In addition to programs taking place at Flux Factory’s home-base on 29th Street, Flux Factory produces programs at partner institutions regularly. Alumni of Flux’s Artist-in-Residency program are eligible to participate in these projects, which typically receive special accommodations for travel, public programs, and per diems. Collective leadership and Resident-led programming are always the source of artistic direction for Satellite Projects. But since it can be difficult for artists to get opportunities for funded projects abroad, Flux Factory leverages its institutional power to open doors for artists that might have otherwise remained closed.
Throughout August and September 2021, over 30 Flux artists gathered for our third annual partnership with the ARoS Museum in Aarhus, Denmark. Residents worked daily in the Aros Public Atelier and produced over 20 public events throughout Aarhus with local art spaces.
Throughout September and October 2021, Flux Factory was be in residence on Governors Island with artist studios and public events. Based at Colonels Row House 404A, Flux artists produced over 20 public events on the island.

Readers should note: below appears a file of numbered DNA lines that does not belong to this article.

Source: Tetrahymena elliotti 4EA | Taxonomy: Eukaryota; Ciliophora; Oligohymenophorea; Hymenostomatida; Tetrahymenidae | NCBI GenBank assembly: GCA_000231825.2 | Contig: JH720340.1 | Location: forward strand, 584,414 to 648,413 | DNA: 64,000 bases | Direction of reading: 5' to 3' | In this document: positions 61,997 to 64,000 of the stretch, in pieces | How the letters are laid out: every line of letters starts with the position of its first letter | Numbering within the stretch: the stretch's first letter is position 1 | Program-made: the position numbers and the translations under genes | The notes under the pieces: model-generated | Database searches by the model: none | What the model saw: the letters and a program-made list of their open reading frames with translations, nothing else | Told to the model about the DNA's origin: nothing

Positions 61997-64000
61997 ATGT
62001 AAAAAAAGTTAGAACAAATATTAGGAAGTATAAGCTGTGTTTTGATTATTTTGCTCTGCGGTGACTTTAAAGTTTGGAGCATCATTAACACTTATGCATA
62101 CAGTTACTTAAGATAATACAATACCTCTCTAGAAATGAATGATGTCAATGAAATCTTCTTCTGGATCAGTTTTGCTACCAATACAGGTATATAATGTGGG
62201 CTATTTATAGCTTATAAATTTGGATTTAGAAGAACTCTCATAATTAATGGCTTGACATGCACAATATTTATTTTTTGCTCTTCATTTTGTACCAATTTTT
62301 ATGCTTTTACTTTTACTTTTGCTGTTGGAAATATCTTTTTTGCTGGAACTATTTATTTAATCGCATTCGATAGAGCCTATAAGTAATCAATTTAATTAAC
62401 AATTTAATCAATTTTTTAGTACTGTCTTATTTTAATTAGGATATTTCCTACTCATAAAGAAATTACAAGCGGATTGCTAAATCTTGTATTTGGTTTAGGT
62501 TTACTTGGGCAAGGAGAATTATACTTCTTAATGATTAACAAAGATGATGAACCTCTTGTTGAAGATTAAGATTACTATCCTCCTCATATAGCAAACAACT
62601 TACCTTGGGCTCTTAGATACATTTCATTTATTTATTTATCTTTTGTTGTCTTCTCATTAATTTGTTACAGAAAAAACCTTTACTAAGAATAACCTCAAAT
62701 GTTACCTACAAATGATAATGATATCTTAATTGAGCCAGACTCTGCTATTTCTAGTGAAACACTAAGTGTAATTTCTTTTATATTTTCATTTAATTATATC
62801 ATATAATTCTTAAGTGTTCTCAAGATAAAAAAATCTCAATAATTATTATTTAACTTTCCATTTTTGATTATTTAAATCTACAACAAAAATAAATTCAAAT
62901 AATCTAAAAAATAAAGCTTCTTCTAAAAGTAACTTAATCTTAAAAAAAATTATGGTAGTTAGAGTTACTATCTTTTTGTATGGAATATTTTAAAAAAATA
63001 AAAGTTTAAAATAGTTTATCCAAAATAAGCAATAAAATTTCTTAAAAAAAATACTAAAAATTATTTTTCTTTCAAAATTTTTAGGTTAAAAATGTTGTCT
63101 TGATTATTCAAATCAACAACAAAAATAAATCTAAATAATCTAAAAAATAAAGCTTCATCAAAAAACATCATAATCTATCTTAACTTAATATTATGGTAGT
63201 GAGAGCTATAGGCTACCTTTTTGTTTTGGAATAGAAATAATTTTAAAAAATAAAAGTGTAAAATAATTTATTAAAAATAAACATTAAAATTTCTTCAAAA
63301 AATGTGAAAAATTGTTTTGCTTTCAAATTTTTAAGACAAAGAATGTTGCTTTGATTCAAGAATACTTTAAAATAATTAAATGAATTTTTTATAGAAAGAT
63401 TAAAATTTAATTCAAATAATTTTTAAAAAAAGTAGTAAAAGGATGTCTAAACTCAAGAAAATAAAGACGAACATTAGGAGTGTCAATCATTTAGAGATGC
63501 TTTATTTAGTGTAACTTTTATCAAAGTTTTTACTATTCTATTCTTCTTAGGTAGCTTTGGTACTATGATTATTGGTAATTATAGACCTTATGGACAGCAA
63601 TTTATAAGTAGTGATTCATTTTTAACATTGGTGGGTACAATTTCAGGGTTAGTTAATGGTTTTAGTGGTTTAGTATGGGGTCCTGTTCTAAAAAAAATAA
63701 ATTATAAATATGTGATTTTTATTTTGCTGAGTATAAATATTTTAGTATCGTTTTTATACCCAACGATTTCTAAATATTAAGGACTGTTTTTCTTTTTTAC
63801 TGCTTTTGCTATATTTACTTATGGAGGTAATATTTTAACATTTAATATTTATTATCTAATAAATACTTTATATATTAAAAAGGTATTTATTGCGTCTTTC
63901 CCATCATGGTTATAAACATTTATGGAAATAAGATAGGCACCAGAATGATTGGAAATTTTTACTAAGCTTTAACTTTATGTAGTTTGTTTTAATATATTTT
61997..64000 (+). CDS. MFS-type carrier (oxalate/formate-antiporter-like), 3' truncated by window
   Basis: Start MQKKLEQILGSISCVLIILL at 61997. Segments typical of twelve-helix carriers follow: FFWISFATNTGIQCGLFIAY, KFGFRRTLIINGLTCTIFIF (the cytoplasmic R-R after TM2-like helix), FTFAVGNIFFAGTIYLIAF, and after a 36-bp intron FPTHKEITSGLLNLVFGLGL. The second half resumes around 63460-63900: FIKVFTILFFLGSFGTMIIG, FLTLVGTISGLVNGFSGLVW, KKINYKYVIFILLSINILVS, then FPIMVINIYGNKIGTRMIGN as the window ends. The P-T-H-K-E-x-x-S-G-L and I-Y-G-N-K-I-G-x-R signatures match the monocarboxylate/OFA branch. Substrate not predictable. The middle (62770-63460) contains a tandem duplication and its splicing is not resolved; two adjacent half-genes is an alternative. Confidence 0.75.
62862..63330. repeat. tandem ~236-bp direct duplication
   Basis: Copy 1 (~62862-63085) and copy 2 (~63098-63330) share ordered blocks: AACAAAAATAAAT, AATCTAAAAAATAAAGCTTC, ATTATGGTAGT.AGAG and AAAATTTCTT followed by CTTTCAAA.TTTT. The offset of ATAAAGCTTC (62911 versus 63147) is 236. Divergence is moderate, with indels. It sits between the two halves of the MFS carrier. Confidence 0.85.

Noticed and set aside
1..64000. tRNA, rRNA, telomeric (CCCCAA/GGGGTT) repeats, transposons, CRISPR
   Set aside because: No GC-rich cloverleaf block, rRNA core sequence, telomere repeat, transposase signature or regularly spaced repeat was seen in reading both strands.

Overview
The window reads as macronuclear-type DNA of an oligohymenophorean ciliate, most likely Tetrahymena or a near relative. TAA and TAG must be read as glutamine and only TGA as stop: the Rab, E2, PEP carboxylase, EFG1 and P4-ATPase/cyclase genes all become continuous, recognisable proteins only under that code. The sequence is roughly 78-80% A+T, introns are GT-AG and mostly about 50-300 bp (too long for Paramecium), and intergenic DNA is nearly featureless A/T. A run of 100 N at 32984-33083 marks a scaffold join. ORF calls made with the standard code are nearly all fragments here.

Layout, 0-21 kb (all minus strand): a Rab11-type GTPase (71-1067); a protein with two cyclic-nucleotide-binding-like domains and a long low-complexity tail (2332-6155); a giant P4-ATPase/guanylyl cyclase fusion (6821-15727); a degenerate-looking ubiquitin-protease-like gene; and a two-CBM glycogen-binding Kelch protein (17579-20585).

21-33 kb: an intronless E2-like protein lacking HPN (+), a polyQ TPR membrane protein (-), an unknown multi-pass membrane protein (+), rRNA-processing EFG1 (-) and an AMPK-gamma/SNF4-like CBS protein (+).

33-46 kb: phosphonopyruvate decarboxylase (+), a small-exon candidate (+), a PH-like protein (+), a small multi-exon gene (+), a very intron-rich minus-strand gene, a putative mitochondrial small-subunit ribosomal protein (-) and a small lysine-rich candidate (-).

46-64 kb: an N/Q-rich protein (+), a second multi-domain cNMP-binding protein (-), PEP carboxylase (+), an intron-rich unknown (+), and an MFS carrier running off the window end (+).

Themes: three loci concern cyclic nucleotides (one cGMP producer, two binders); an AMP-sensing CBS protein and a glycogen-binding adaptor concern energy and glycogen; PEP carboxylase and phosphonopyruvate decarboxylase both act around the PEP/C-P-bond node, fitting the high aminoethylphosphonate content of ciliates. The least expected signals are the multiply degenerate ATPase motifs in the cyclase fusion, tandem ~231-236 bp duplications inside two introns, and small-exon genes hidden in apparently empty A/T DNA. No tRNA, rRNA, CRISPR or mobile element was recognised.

In October 2021, 9 Flux Artists were be in Residence at Arts Quarter Budapest (AQB), one of Hungary’s leading alternative Residency spaces. Hosted in a former brewery, AQB supports Artist Residencies, festivals, exhibitions and more. Flux artists created new works together while in Residence and participate in the Open House festival.
Flux Factory produced large group Residencies at the ARoS Museum in August and September of both 2018 and 2019. What seemed a high water mark has become a regular annual opportunity.
September 2016, 7 Flux artists were invited by CEC Arts Link to the Art Prospect Festival in St. Petersburg, Russia. Our group created the Perpetual Piñata Parlour, which we performed for 4 days throughout the festival. This project combined traditional Russian and American games, which participants were invited to play.
Arguably the first major project that Flux Factory collectively produced was at the Queens Museum, where artists worked together to produce art and mischief. Read Morgan Meis’ sum-up in Harpers.